Reviewed by Steve Sucato
For its 25th anniversary season tour Ballet Memphis assembled a program of repertory works popular to its fans, showcasing the 12-member troupe’s versatility as artists.
The program, presented by DANCECleveland and performed at PlayhouseSquare Center’s Ohio Theatre in Cleveland, featured six works beginning with Ballet Memphis dancer/choreographic associate Steven McMahon’s Being Here With Other People (2009).
Set to music by Beethoven, McMahon’s choreography for the neo-classical ballet was light and bouncy with quick turns and springy jumps. The ballet’s 8 dancers (3 male, 5 female) frolicked about the stage with inviting “come dance with me” body language. The dancers shrugged their shoulders and bobbed and wiggled their heads as they zipped through nicely constructed movement phrases and patterns. The ballet’s playful antics, which included several dancers sporting sheepish grins and waving at the audience, was an outpouring of joy that drew one in to its infectious merriment.
Next, dancer Kendall G. Britt Jr. performed choreographer Robert Battle‘s Takademe (1999). The athletic, energetic and mildly humorous solo based on deconstructed Indian “kathak” dance rhythms and set to British singer Sheila Chandra’s often used song “Speaking in Tongues I”, had Britt rifling through a succession of rapid-fire jumps, turns and body undulations that matched the pace and inflection of Chandra’s lyrical vocal gymnastics in the quirky tune. The brief solo, and Britt’s performance in it, burned white hot like a flash fire leaving a lasting impression on the viewer.
Pulitzer Prize-winning author Eudora Welty’s short story “A Curtain of Green” provided the inspiration for Ballet Memphis artistic associate/choreographer Julia Adam’s contemporary dance work Curtain of Green (2007). Welty’s story tells of a young widow in the segregated South who haunted by the accidental death her husband isolates herself from the outside world by engrossing herself in her garden. The woman, her garden and her complicated relationship she has with a black servant boy in the story, suggest parallels between her isolation and the isolation inherent in racial segregation and the fear whites had at that time toward desegregation.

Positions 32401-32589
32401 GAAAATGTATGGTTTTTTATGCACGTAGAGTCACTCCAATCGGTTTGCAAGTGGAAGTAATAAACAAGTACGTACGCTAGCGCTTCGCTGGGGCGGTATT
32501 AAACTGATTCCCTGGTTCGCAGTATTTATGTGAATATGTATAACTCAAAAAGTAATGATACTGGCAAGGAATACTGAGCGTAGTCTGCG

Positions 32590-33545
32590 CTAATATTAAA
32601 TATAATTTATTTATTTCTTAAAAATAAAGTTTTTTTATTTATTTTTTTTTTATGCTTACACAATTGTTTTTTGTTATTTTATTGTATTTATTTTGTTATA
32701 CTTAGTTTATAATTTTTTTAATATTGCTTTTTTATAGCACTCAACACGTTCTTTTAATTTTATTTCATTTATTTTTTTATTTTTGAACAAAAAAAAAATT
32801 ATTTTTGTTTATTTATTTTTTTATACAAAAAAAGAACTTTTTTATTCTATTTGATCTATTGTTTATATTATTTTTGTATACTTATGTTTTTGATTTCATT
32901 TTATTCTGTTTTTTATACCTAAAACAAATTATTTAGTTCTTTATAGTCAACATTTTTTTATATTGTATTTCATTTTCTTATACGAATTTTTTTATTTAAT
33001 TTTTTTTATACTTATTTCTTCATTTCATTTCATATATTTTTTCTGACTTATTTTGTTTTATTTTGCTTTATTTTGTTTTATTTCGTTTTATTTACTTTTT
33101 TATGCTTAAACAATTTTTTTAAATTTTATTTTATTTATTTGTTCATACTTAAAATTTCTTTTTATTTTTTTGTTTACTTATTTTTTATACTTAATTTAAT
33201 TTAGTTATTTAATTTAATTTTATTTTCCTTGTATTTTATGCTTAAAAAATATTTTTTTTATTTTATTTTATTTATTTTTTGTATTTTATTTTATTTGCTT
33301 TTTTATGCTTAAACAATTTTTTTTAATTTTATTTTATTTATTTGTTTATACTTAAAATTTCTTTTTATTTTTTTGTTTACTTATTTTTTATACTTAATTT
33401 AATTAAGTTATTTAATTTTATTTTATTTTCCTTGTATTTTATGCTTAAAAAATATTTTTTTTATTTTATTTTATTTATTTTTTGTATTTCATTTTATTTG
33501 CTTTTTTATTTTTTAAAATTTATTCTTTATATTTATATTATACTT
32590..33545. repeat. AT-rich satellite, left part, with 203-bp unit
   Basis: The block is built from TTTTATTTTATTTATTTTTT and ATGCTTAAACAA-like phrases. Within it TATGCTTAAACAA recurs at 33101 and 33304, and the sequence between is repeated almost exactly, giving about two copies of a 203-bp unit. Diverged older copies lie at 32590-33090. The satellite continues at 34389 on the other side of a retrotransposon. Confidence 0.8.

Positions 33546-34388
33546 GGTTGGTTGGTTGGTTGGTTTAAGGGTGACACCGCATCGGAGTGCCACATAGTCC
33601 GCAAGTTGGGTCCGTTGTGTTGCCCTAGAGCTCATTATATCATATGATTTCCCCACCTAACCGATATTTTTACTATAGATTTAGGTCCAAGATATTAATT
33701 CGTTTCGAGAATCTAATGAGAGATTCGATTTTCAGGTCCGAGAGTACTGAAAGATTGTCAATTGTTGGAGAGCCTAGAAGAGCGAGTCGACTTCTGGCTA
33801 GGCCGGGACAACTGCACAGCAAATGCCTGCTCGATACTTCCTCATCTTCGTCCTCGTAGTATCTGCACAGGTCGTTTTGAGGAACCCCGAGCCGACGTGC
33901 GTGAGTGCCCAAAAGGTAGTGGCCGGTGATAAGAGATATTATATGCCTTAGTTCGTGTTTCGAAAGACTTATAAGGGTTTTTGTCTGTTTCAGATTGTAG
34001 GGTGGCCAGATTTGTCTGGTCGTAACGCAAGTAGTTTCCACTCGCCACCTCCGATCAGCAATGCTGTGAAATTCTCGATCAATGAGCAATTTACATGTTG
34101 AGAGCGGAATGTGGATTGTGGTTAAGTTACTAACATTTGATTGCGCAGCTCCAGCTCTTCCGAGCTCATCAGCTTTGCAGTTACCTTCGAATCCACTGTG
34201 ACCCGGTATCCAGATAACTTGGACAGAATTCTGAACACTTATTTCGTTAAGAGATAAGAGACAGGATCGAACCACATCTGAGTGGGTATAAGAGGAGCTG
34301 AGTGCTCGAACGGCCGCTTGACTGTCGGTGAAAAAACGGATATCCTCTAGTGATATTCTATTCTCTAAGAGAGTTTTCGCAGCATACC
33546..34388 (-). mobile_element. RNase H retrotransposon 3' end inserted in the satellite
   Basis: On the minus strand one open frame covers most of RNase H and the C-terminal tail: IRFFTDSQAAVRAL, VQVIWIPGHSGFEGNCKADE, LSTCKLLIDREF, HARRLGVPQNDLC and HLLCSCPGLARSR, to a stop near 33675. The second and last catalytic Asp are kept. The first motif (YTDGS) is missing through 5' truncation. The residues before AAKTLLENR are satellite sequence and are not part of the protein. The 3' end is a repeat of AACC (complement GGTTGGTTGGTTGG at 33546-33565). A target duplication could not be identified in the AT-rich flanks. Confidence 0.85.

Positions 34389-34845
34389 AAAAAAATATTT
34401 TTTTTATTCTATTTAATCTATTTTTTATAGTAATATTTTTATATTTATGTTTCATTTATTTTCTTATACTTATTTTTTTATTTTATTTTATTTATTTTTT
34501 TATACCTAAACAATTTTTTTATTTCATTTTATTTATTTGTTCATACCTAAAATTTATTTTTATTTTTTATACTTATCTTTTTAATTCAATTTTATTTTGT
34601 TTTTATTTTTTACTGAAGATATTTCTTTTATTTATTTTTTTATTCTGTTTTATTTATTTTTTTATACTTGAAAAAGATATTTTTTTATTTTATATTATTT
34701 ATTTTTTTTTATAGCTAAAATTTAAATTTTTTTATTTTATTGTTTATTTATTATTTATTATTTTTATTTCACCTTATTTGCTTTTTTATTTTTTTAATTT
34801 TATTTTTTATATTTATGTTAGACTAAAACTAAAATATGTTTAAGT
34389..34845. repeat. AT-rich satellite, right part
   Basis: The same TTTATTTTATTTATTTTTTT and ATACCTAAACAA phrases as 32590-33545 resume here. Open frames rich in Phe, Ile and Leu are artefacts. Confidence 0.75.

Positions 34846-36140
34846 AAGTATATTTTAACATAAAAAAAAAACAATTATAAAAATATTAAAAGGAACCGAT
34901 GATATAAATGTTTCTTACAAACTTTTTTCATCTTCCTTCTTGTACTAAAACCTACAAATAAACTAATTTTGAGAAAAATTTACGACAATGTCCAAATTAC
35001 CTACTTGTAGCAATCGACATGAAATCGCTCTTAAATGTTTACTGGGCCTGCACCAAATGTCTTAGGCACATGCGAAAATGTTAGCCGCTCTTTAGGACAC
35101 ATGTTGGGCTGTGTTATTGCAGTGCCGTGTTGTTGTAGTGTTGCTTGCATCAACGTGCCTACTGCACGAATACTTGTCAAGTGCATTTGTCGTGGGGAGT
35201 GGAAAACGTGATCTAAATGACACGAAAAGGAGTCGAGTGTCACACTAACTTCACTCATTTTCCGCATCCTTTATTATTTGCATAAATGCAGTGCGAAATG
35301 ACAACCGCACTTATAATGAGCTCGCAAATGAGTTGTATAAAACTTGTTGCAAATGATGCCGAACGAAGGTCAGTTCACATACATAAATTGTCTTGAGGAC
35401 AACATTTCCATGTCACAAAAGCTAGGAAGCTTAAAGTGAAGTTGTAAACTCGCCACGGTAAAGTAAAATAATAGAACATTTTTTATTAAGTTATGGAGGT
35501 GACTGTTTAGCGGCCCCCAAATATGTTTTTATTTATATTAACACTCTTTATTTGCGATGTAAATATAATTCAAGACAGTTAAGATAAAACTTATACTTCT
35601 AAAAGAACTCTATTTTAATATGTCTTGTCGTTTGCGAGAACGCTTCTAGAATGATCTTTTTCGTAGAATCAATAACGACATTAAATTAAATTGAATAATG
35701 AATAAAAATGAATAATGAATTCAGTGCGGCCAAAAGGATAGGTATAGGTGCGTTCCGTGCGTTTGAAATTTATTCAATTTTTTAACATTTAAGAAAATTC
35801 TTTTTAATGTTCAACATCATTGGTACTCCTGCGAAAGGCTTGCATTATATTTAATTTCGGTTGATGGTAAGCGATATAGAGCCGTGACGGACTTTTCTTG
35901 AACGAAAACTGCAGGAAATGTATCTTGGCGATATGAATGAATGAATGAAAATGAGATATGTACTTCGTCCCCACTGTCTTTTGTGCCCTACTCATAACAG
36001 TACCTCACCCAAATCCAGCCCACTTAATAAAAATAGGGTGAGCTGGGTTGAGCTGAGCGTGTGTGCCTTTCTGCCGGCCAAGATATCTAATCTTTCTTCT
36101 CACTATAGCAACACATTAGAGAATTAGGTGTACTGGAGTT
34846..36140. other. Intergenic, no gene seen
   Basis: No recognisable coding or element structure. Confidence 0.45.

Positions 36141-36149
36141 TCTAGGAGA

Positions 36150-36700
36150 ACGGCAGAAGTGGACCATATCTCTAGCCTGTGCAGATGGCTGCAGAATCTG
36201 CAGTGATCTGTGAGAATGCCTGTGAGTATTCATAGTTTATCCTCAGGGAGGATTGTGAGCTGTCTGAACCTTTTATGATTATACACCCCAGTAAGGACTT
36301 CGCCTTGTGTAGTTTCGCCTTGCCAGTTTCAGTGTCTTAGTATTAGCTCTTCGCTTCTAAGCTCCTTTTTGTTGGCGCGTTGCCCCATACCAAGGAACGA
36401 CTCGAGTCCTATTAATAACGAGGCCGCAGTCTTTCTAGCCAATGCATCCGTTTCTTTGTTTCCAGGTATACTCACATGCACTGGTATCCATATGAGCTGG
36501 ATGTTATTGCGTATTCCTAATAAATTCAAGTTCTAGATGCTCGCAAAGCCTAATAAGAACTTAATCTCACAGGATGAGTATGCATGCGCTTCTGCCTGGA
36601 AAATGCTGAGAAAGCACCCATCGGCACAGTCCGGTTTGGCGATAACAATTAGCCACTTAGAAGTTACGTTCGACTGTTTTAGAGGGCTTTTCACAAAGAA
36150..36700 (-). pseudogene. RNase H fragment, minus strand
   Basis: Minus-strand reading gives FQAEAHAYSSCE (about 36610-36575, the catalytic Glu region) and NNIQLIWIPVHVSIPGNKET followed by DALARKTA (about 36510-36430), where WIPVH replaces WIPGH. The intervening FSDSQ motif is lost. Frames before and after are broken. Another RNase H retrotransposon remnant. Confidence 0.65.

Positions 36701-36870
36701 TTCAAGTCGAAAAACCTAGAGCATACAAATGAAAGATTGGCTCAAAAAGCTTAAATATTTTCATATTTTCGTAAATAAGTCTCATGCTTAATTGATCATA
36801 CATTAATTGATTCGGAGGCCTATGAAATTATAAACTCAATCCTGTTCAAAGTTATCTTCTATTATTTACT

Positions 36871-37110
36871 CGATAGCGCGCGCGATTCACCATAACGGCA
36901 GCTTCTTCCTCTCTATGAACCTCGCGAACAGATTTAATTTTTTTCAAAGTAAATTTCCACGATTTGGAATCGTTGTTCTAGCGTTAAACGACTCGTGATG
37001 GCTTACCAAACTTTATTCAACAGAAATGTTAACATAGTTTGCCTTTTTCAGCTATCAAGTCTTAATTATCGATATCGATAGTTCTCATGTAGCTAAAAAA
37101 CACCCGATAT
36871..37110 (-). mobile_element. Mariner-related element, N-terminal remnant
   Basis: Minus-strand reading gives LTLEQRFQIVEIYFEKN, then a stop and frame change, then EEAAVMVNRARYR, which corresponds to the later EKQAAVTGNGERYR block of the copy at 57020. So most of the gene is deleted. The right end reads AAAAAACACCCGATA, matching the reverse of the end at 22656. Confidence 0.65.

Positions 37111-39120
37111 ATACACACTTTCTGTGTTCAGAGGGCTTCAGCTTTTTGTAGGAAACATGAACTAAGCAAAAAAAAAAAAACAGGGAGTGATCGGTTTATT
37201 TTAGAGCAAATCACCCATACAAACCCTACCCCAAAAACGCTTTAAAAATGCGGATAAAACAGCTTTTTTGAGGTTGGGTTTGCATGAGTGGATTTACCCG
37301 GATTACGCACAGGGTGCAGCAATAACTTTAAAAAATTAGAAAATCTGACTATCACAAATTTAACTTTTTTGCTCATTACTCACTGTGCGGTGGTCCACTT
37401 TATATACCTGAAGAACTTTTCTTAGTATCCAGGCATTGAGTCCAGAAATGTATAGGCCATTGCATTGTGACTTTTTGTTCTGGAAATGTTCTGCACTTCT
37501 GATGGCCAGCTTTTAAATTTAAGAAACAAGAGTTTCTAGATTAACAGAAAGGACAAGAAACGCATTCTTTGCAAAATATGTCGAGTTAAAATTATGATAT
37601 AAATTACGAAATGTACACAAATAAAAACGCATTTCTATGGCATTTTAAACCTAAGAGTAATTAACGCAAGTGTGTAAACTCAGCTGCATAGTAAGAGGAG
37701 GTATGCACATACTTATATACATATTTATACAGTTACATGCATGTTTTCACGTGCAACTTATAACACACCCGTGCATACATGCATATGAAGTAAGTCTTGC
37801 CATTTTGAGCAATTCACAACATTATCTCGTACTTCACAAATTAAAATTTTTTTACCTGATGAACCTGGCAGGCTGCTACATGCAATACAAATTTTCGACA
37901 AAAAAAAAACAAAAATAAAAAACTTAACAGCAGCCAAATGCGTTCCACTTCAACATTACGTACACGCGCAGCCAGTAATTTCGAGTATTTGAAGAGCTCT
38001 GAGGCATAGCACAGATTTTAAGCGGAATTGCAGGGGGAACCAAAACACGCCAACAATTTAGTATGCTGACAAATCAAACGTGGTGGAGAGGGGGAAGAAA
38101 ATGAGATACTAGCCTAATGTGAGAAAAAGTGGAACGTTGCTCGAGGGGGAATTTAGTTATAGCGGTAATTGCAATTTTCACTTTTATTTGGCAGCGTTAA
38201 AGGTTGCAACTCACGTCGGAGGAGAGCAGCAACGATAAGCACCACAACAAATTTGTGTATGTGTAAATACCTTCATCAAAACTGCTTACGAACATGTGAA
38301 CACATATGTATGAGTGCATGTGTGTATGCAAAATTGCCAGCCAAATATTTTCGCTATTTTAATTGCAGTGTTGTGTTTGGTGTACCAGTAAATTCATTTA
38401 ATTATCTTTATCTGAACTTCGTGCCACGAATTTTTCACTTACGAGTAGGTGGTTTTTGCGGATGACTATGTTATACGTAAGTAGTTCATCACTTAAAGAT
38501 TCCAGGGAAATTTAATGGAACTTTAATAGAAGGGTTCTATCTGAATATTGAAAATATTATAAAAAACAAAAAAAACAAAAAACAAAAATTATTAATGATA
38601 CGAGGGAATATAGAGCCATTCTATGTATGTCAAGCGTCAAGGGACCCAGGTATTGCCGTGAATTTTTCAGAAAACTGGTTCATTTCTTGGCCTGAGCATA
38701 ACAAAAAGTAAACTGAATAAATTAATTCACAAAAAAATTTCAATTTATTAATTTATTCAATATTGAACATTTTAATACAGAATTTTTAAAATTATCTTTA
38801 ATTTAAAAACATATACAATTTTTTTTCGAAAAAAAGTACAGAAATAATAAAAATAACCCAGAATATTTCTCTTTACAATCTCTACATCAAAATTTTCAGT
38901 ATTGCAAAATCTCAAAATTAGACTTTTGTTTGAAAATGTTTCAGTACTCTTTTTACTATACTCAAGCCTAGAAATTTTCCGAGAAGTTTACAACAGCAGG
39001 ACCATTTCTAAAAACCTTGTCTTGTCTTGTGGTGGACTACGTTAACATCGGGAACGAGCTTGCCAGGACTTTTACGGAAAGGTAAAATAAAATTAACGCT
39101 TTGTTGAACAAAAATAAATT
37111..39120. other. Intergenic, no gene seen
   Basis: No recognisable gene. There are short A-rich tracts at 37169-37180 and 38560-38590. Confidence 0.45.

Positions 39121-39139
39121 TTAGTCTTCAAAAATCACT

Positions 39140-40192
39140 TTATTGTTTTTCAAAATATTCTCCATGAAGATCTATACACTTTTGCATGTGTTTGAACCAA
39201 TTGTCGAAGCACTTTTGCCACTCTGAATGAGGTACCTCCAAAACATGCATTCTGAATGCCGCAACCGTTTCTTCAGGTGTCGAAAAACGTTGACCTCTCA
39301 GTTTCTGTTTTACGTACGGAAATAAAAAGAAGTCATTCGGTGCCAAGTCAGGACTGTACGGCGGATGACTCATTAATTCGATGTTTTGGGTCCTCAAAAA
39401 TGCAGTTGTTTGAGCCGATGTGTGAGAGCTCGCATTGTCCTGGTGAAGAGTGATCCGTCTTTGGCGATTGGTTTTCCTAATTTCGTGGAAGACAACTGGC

Set to music by Philip Glass, Adam’s abstract contemporary dance work with its purposefully rigid movement language captured nicely the emotional arc of Welty’s story. Dancer Crystal Brothers was wonderfully emotive in the role of the young widow. Adam’s choreography was less effective however in advancing the relationship between the story’s characters; especially that of the widow and the young black boy danced by Britt.
Switching gears, Jane comfort and company’s 2010 work S’epanouir (French for “to blossom or open up/out”) set to jazz music by Kirk Whalum told of a woman caught in the throes of emotional turmoil who was coaxed out of it by a community of seemingly spiritual folk that came to her aid. The work’s clichéd theme of religious salvation, although uplifting and delivered joyously by Ballet Memphis’ dancers, was mired in banal and repetitive choreography that disappointed.
Happily, the program concluded on a high note with choreographer Trey McIntyre’s gem In Dreams (2007). The former Ballet Memphis resident choreographer’s beautifully constructed dance work set to a suite of Roy Orbison hits including “Dream Baby”, “Crying” and “In Dreams”, featured five of the company’s dancers (3 girls, 2 guys) in neat and tight choreography.
The work’s opening section had the dancers starting and stopping in brief, slick-looking tableaus. Its second section duet had a country line dance feel to it with sharp turns and little hop steps, while a pas de deux danced to the song “Crying” showed its dancers moving in stiff poses a la Vaslav Nijinsky’s L’après-midi d’un faune (or The Afternoon of a Faun) adding to the work’s multi-textured choreographic brilliance.
A fitting tribute to the iconic Orbison, In Dreams proved that masterful choreography well-matched to its dancers can make a very good dance company look like a great one.
This review originally appeared on exploredance.com
Copyright 2012 Steve Sucato